Jordan Cuddemi

News Editor


Keene State College’s new partnership with the N.H. Occupational Safety and Health Administration (OSHA) consultation program looks to expand educational opportunities for safety studies majors.

KSC received $438,000 in federal funding to offer free initial consultation services to New England businesses to ensure safety in the workplace.

The money will go towards paying the salaries of consultation staff, the lease cost for the building, and the cost of fleet vehicles, explained Melinda Treadwell, dean of professional and graduate studies. “The college is putting in $47,000,” for a total of $485,000 in funds.

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The OSHA Act, a federal law enacted in 1970, states guidelines for businesses to follow to ensure they are operating safely and with minimal health hazards.

During consultations, safety and health professionals visit businesses that have failed to comply with OSHA’s federal standards. Professionals explain how businesses can meet OSHA’s standards, Treadwell said.

Treadwell said she hopes students will be a part of the consultation services. “Having training under mentorship, but working in real world environments to solve technical challenges,” Treadwell said.

Currently, Keene State faculty teach at the Region 1 OSHA Training Institute and Education Center (OTIEC) located at the Ammon Center in Manchester, N.H. The Region 1 center works with six states: Conn., Mass., R.I., Vt., N.H., and Maine.

A cooperative agreement between KSC and the U.S. Dept. of Labor OSHA led to the opening of one of 12 national OSHA Training Institute and Education Centers. According to the OSHA New England website, in 1994 the center was opened to provide OSHA training courses at 18 satellite locations throughout the New England region.

The Region 1 OTIEC is the hub for training and education for employers and their employees, as well as for safety and health professionals. In addition to KSC faculty teaching at the center, KSC students have the opportunity to take courses through OSHA offerings, Treadwell said.

Currently, through the capstone program in the safety studies major at KSC, students provide mock consultations for businesses in surrounding areas.

KSC Associate Professor of Technology, Design, and Safety Studies Wayne Hartz said the course is designed to provide problem-based learning. “If there is a focus of our program it’s on application and being able to literally hit the ground running,” Hartz said.

Through the capstone program this semester, safety students are doing mock consultations at the Manchester School of Technology, the Currier Museum of Art, Boston University, and at B & R Machine Inc.

Hartz said students, for example, “evaluate lift hazards, paint hazards, and respiratory protection requirements” in the auto body shop at the Manchester School of Technology. At the Currier Museum of Art, students are evaluating the museum’s emergency action plan in case a fire were to break out. In Boston, students are evaluating the universities chemical handling in laboratories. [Students] work as a team and have to give a final presentation back to the client and prepare a written report. “We don’t want people to get injured, sick, or die on the job.”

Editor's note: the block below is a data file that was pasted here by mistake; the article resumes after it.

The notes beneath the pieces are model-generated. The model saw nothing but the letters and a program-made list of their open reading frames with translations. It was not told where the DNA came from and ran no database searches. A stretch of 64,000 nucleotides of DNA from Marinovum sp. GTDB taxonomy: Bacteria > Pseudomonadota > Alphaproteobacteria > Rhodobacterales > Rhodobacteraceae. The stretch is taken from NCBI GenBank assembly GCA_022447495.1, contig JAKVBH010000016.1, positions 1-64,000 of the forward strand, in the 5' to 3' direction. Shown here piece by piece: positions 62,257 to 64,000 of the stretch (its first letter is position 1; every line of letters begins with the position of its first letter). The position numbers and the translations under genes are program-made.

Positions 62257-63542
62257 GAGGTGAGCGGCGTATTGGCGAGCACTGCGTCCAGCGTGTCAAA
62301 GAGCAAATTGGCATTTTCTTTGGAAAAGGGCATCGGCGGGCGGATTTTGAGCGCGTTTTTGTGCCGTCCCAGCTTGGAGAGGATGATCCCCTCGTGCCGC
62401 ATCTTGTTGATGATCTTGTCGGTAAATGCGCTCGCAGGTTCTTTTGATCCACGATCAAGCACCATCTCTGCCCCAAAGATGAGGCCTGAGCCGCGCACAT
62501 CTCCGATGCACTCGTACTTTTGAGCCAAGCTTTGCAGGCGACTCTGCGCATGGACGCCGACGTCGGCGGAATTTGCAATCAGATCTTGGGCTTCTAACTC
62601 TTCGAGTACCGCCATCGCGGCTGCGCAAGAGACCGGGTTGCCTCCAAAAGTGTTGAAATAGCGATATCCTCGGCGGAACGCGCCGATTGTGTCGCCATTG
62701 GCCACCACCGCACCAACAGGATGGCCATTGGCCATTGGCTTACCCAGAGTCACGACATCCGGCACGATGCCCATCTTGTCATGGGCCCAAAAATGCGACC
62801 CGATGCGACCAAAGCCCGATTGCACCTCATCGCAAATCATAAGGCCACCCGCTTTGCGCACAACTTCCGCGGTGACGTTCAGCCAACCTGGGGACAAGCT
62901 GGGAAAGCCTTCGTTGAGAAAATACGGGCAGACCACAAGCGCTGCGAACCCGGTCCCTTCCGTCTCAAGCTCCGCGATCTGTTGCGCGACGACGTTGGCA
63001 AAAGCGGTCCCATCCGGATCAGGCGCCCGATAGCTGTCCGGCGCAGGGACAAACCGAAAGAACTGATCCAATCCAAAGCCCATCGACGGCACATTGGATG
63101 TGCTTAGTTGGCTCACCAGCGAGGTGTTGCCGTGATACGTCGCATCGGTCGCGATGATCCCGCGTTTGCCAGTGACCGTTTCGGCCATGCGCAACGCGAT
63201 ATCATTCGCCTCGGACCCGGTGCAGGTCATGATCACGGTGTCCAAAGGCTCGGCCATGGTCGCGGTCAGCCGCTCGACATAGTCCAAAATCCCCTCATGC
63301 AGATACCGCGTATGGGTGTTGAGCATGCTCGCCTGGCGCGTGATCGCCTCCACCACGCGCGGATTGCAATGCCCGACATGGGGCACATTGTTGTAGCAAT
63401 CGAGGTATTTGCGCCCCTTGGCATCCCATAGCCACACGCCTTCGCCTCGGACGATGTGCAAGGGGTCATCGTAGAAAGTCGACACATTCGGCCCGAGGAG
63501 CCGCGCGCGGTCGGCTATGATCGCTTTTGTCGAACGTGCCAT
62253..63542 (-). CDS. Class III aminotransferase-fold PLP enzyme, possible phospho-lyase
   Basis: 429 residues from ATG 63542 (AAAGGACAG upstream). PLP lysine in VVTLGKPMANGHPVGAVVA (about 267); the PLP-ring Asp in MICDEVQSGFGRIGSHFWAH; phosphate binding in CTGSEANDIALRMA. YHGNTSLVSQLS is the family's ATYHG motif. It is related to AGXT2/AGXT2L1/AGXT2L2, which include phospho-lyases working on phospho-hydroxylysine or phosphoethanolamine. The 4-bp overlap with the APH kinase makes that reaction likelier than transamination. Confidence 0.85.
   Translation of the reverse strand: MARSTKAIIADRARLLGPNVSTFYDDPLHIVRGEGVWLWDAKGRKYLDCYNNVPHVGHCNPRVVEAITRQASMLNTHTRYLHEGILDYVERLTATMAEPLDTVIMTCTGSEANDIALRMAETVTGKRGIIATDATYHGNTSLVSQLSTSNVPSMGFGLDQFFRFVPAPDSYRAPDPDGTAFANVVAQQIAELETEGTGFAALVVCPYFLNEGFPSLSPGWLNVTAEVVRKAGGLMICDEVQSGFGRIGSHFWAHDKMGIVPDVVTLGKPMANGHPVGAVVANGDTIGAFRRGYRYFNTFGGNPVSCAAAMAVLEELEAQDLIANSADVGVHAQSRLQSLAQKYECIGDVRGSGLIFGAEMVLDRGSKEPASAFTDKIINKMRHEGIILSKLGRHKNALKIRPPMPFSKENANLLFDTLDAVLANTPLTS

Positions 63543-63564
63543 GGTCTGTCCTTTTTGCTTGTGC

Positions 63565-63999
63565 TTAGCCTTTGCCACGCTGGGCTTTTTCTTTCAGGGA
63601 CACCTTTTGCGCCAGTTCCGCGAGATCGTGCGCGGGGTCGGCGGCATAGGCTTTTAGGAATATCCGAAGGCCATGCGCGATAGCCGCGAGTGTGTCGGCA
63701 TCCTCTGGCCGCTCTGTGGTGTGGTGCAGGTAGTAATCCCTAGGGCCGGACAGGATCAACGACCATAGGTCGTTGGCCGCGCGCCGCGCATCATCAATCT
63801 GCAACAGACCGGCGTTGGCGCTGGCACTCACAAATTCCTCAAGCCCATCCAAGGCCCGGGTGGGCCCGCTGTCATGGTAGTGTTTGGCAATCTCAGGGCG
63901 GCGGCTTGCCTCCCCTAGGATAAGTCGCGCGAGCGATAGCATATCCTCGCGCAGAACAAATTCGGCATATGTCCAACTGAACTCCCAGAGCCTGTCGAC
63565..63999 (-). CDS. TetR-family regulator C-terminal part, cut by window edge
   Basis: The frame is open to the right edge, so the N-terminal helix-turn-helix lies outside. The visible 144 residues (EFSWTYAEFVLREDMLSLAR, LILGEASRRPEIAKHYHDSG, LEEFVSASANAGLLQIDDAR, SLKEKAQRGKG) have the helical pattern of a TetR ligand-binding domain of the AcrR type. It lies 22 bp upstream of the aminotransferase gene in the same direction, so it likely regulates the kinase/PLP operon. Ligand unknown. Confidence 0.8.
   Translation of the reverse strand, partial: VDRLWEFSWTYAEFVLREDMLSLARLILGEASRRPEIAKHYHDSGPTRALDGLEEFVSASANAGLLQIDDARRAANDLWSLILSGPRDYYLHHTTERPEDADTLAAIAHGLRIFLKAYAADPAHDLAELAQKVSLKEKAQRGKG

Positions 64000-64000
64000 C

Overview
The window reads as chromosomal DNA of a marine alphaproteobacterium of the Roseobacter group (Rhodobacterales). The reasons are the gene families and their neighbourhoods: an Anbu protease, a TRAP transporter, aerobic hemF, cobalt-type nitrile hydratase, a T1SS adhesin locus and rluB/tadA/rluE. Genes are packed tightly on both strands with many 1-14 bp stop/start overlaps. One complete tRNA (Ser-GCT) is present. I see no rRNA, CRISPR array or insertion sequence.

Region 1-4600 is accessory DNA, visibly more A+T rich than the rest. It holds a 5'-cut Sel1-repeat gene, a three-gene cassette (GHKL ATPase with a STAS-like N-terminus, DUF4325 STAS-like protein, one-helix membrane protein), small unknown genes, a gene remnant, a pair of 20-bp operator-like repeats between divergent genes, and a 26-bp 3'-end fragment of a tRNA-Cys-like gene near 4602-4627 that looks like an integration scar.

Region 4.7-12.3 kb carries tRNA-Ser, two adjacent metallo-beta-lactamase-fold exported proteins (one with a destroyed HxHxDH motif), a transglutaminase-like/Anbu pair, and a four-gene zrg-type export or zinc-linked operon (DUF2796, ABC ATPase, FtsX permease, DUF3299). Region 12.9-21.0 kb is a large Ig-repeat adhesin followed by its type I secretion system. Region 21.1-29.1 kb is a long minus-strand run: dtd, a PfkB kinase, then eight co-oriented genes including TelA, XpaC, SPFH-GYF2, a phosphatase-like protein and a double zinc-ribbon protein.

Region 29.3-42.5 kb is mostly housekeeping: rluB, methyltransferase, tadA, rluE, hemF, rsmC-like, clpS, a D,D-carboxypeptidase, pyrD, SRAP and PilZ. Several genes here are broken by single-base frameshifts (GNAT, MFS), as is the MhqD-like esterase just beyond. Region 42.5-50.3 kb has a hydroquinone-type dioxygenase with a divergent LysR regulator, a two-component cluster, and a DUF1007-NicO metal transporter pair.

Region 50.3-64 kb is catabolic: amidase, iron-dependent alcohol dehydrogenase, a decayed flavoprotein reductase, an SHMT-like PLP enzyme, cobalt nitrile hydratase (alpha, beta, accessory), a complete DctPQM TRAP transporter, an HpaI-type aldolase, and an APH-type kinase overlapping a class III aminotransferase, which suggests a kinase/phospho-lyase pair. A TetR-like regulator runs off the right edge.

Although safety studies major Sara Slovak said she has yet to take part in the capstone course, she said she has completed many classes through OSHA offerings. Slovak said by completing these classes students receive OSHA certifications pertaining to the area of the class.

“I have gotten certifications from health hazard awareness, OSHA record keeping rules, and occupational and safety heath standards for the general industry.” Slovak said gaining certifications will give her a leg up in the competitive job market. “The general industry will take a person with these certifications over someone who doesn’t have them.”

Although students at KSC have the opportunity to do hands-on mock consultations, Daivd May, KSC assistant professor of technology, design, and safety studies, said partnering with OSHA could potentially give KSC students one extra push forward.

“My hope is we would have the ability to give students experience with companies who are working on real life safety and health problems through this consultation mechanism.”

May said students review numerous aspects of businesses ranging from control and health issues surrounding toxic materials to using equipment safely while working alone. “Overall the safety program is trying to prevent and instill in people a safe culture,” May said.

According to Treadwell, “KSC is one of only three institutions that have brought together the training and education, consultations, and undergraduate and graduate programs in occupational safety and health.”

The Region 1 OTIEC is ranked fourth out of 12 OTIECs nationwide. “In the number of certificates and cards we issue, we are the fourth most active OSHA training center in the entire country,” Treadwell said.


Jordan Cuddemi can be contacted at


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